GENEVA (Reuters) - British Prime Minister Theresa May’s pledge to weaken human rights protections to fight terrorism is outrageous and a gift to autocratic strongmen globally, Amnesty International head Salil Shetty said on Wednesday.
In the final days of an election campaign that has been interrupted by terror attacks in London and Manchester, May has stepped up her rhetoric against Islamist extremism, pledging to ensure security services had the powers they needed.
“What I’ve been clear about is if human rights law gets in the way of doing those things which I think are necessary as the threat evolves then we will change those rules,” she said on Wednesday, the eve of the election.
Shetty told Reuters in an interview that civilised societies should protect human rights to enhance their security, and it was not a choice between one or the other.
“It’s outrageous, it’s just outrageous, the idea that she’s willing to tear up human rights principles,” he said. “Otherwise you’re creating a cycle of violence. You’re going to behave in the same way that these so-called terrorists behave. What exactly is the difference?”
He said May’s government was already undercutting British people’s values with its plan to leave the jurisdiction of the European Court of Human Rights and replace it with “shortcuts”.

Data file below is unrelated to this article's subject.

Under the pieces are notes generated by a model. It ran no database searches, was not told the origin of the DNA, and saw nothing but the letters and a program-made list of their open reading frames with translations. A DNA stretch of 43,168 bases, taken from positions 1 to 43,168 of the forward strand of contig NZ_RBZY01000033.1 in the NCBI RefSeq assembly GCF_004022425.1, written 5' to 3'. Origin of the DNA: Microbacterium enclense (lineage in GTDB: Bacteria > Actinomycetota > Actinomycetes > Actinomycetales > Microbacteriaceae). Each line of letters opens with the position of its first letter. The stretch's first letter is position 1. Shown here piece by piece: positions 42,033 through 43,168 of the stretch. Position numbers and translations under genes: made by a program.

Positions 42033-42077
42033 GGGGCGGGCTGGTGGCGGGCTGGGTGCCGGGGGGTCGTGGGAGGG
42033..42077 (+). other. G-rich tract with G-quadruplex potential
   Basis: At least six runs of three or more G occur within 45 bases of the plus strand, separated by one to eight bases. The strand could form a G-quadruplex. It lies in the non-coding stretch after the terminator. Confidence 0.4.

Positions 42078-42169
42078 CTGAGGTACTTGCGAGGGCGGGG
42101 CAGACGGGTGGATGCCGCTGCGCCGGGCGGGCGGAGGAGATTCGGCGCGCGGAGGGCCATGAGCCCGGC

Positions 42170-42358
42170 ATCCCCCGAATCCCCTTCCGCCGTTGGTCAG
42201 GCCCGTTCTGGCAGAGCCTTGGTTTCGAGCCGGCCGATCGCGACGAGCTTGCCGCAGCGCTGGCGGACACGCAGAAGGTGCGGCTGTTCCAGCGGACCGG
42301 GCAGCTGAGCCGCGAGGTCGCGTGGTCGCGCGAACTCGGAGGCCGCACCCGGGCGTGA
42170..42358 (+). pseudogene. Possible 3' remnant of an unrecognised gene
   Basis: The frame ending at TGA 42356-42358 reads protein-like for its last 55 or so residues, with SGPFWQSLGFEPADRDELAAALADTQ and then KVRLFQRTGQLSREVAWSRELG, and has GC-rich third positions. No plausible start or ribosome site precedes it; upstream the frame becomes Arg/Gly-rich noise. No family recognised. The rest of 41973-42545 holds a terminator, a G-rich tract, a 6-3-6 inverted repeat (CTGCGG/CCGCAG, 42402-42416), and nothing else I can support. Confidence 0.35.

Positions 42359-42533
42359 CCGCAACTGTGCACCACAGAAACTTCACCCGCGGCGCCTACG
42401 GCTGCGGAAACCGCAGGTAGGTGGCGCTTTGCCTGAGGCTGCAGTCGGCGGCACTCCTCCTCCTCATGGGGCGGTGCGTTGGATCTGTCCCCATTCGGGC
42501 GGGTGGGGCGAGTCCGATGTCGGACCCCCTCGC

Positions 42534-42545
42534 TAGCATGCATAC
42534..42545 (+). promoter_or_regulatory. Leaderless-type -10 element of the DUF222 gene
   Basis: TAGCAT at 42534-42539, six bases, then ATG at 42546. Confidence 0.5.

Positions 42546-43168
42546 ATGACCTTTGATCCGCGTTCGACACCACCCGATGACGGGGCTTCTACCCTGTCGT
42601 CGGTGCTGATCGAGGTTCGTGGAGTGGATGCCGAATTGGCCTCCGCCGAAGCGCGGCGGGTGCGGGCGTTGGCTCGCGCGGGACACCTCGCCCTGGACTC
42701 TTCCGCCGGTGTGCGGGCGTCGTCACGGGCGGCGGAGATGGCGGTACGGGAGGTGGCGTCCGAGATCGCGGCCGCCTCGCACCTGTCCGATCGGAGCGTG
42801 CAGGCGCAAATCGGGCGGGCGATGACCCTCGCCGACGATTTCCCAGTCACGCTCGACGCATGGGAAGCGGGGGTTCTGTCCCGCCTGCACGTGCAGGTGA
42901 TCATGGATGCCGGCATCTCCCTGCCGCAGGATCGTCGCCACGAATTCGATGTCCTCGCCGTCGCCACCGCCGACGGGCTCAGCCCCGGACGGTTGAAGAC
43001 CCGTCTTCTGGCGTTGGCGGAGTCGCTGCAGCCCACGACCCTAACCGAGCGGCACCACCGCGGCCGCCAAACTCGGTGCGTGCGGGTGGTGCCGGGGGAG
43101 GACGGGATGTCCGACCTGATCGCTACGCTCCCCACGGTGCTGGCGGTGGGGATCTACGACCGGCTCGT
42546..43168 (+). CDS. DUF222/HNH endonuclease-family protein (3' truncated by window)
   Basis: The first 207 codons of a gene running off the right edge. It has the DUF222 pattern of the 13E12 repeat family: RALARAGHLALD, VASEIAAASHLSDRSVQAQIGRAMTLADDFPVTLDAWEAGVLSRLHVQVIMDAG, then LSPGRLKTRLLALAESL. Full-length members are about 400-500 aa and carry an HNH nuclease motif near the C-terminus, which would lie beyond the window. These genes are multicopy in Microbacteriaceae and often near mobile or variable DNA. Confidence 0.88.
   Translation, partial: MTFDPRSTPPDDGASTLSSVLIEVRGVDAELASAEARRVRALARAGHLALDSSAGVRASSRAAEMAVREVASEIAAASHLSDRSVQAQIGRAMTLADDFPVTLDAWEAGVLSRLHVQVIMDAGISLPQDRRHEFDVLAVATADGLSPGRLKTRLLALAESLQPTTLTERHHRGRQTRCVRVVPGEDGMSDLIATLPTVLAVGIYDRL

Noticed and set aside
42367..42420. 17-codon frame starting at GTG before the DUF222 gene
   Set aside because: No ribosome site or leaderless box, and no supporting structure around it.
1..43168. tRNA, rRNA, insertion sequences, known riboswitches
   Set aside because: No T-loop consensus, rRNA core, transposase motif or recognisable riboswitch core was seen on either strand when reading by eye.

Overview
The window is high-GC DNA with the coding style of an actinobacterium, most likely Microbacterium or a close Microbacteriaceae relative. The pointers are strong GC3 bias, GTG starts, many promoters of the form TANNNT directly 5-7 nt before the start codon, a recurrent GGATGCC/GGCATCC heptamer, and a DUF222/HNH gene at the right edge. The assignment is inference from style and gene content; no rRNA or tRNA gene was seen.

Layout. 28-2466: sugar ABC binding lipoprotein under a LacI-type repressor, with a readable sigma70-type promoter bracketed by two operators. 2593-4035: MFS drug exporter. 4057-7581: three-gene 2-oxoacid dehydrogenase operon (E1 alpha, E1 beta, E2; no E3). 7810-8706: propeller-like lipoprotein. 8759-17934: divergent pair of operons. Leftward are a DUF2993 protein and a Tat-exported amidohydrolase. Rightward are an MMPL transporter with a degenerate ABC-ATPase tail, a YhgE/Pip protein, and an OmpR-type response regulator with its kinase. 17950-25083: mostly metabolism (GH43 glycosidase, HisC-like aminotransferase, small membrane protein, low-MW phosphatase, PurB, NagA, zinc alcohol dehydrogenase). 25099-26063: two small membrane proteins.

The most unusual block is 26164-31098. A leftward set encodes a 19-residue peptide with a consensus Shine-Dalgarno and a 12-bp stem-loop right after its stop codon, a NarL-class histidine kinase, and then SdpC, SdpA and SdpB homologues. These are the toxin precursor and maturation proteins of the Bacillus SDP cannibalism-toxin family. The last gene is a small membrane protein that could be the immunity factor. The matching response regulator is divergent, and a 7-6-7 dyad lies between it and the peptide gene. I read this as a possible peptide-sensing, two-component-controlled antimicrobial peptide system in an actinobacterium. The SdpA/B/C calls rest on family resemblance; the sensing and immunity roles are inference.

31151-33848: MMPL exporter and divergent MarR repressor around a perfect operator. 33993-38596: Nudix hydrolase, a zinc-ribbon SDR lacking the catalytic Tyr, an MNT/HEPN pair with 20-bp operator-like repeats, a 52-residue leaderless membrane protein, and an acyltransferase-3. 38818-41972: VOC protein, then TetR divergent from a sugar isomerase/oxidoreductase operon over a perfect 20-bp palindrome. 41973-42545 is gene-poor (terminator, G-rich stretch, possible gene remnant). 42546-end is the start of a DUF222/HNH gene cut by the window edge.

“If you think you’re going to win this war by taking shortcuts, you’re sadly mistaken,” he said.
His biggest concern was the likelihood that such shortcuts would be replicated in countries such as Egypt, where President Abdel Fattah al-Sisi has cracked down on his opponents since overthrowing the elected president in mid-2013.
“These people are running police states and they use the examples of the U.K. and U.S. and France to say you’re in no place to tell anybody about human rights any more.”
A wide spectrum of countries, including the United States, Hungary, Turkey, the Philippines and India, had experienced a new “politics of divisiveness” in the past few years, where certain groups such as refugees or Muslims were scapegoated by manipulative politicians, leaving human rights “in freefall”.
Amnesty International, a non-governmental organisation that has long campaigned against unelected, illegitimate dictators, is now faced with legitimately elected leaders attacking the media, civil society and the independent judiciary, Shetty said.
“So we are in uncharted and dangerous territory where societal attitudes have been swayed to make being against human rights kind of kosher and cool, and human rights are projected as elite and liberal and not meant for the masses.”
Reporting by Tom Miles; Additional reporting by Michael Holden in London; Editing by Tom Heneghan